Effects of dietary protein and meal frequency on appetite during weight loss
Foods and Nutrition
Nutrition, Fitness, and Health
CFS, F&N, Protein, Meal Frequency
BACKGROUND: Higher protein diets (intake > recommended 10-15% daily calories from protein) are a popular approach to promote weight loss. Meal patterning (frequency) also may influence satiety and ultimately promote longer-term energy balance and body weight control.
OBJECTIVE: To assess the effects of protein intake and meal frequency on indices of daily appetite in overweight to obese men while in a longer-term energy restricted state.
METHODS: Eleven males (age 35 to 69y; BMI 26.58 to 35.04kg/m2) who had chronically consumed a 750 kcal/d energydeficit diet with either 1.4g protein·kg-1·d-1 of energy as protein (higher-protein group; HP; n=6) or 0.8g protein·kg-1·d-1 of energy as protein (normal protein; NP; n=5) for a minimum of 6 weeks were tested. In random order on separate weeks, each subject consumed their prescribed diet for three days using a 3 meals/d (at 08:00, 13:00, and 18:00 h) and 6 meals/d pattern (at 08:00, 10:00, 12:00, 14:00, 16:00, and 18:00 h). An appetite questionnaire rating their hunger, fullness, and desire to eat on a 1-100 mm scale was completed hourly starting upon waking.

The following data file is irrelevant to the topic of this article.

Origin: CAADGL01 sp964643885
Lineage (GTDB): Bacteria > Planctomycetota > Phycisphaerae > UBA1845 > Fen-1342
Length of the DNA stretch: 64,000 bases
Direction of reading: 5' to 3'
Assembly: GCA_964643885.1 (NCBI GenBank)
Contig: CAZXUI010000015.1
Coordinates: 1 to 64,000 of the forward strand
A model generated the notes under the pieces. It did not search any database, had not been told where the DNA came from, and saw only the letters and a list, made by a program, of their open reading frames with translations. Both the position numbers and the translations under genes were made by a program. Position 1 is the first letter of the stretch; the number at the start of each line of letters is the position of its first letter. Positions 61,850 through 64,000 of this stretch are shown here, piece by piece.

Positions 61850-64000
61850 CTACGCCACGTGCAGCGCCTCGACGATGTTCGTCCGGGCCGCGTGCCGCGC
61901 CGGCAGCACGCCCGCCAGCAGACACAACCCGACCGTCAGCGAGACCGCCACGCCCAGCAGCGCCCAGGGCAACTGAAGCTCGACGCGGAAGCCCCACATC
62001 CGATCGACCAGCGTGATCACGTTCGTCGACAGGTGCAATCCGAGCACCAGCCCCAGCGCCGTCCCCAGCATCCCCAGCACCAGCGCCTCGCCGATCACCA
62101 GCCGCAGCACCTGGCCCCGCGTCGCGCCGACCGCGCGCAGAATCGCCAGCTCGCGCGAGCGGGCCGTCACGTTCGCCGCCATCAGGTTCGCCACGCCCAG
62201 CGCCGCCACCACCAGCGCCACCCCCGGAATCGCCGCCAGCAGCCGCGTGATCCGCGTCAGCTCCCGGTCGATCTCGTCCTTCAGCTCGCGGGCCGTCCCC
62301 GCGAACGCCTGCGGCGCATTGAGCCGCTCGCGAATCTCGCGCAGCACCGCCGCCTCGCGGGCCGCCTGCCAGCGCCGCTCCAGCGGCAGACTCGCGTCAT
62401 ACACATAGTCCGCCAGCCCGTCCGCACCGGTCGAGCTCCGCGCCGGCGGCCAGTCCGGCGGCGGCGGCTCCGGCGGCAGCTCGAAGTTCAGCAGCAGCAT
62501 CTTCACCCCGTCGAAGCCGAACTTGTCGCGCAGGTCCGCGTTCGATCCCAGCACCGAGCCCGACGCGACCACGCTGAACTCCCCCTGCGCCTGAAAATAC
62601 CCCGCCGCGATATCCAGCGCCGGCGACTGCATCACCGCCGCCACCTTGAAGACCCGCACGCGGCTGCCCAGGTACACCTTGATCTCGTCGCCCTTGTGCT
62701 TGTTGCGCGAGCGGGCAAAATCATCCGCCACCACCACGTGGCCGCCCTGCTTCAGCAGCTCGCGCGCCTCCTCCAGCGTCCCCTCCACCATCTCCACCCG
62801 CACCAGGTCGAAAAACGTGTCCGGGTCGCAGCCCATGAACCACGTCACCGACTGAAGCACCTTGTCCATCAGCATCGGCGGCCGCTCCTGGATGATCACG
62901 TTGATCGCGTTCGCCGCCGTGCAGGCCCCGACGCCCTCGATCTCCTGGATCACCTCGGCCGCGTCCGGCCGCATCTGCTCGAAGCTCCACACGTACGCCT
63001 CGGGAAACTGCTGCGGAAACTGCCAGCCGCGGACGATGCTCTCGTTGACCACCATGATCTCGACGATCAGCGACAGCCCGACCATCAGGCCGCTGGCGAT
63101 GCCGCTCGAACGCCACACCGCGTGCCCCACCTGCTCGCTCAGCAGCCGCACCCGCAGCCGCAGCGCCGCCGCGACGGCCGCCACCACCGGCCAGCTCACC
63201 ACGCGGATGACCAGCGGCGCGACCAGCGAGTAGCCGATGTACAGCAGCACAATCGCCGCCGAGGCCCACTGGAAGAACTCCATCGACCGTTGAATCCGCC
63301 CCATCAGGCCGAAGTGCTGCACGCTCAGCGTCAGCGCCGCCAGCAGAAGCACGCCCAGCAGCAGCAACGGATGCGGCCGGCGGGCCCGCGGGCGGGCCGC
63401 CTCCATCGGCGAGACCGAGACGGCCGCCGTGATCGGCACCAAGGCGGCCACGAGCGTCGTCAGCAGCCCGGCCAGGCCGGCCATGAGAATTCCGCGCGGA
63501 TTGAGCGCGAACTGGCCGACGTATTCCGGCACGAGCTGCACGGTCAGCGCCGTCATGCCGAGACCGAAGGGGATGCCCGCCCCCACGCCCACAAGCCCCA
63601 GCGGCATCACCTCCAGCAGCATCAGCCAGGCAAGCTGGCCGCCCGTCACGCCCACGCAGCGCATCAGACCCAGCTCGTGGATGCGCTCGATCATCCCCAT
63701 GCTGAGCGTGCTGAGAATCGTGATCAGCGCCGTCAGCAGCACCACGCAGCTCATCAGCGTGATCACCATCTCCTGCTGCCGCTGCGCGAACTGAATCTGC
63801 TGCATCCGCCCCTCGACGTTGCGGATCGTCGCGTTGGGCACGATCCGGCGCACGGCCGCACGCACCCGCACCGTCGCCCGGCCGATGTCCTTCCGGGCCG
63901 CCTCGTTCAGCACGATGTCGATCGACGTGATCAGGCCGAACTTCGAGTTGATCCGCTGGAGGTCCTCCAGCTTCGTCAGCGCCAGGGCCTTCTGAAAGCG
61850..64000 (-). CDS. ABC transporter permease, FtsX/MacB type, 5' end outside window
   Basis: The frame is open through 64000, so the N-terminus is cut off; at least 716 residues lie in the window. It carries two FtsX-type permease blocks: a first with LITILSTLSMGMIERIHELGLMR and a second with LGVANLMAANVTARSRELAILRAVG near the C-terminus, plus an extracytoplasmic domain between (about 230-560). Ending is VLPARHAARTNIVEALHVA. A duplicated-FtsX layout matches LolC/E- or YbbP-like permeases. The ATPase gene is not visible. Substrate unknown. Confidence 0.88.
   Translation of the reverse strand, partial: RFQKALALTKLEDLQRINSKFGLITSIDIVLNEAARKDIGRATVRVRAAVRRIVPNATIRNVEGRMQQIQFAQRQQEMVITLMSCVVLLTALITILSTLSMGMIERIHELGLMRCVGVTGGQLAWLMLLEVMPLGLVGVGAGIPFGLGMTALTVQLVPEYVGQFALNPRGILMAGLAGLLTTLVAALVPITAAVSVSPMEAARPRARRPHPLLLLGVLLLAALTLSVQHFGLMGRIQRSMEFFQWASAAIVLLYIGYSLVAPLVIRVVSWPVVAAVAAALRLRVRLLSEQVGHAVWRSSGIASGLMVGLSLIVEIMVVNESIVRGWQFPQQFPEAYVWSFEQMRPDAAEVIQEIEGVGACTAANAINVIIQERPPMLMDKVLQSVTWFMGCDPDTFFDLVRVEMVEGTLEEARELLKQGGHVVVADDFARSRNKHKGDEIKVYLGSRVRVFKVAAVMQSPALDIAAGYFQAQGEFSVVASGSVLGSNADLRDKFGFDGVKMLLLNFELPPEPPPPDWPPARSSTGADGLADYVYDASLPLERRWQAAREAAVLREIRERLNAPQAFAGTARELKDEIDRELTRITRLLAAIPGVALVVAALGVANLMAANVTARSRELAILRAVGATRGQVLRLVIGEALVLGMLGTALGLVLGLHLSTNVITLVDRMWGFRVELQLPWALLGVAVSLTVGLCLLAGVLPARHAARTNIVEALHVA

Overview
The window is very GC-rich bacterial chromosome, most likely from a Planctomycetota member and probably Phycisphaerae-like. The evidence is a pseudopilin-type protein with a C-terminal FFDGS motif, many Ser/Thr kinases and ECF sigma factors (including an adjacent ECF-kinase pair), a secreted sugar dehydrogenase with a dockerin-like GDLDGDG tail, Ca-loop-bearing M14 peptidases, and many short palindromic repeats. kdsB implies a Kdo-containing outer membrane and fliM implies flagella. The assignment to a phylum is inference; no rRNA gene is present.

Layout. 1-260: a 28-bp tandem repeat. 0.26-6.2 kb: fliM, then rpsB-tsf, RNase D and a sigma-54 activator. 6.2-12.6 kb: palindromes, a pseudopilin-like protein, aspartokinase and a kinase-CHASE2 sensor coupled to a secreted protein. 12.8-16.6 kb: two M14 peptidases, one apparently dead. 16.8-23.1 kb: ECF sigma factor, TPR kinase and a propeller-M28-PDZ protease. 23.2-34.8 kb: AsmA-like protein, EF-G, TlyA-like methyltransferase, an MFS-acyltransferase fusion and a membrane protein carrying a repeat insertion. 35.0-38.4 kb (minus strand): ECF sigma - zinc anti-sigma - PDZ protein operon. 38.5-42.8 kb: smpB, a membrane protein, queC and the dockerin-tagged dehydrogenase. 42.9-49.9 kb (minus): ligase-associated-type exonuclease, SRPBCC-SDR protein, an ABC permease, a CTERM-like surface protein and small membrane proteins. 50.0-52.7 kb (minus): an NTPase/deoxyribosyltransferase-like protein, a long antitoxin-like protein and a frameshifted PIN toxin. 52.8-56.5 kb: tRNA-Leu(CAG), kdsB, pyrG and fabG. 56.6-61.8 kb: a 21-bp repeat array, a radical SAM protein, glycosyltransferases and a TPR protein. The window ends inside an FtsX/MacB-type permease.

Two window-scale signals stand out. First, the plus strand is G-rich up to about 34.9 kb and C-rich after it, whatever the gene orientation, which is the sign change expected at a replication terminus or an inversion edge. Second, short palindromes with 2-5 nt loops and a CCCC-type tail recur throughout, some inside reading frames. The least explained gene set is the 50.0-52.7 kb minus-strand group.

RESULTS: Independent of meal patterning, hunger (P=0.031) and desire to eat (P=0.026) areas under the curve (AUC) were lower and fullness AUC was higher (P=0.028) in the HP group vs. NP group. Hunger AUC tended to be lower for the 6 meal pattern (P=0.08), while desire to eat AUC and fullness AUC were not different between the 3 vs. 6 meal pattern. Protein intake did not influence these responses.
CONCLUSIONS: These results suggest that higher protein intake promotes daily satiety during weight loss. Daily diets consumed in smaller frequent meals may lead to reduced hunger.
Thomas, Sarah, "Effects of dietary protein and meal frequency on appetite during weight loss" (2009). CFS Honors Program Undergraduate Theses. 10.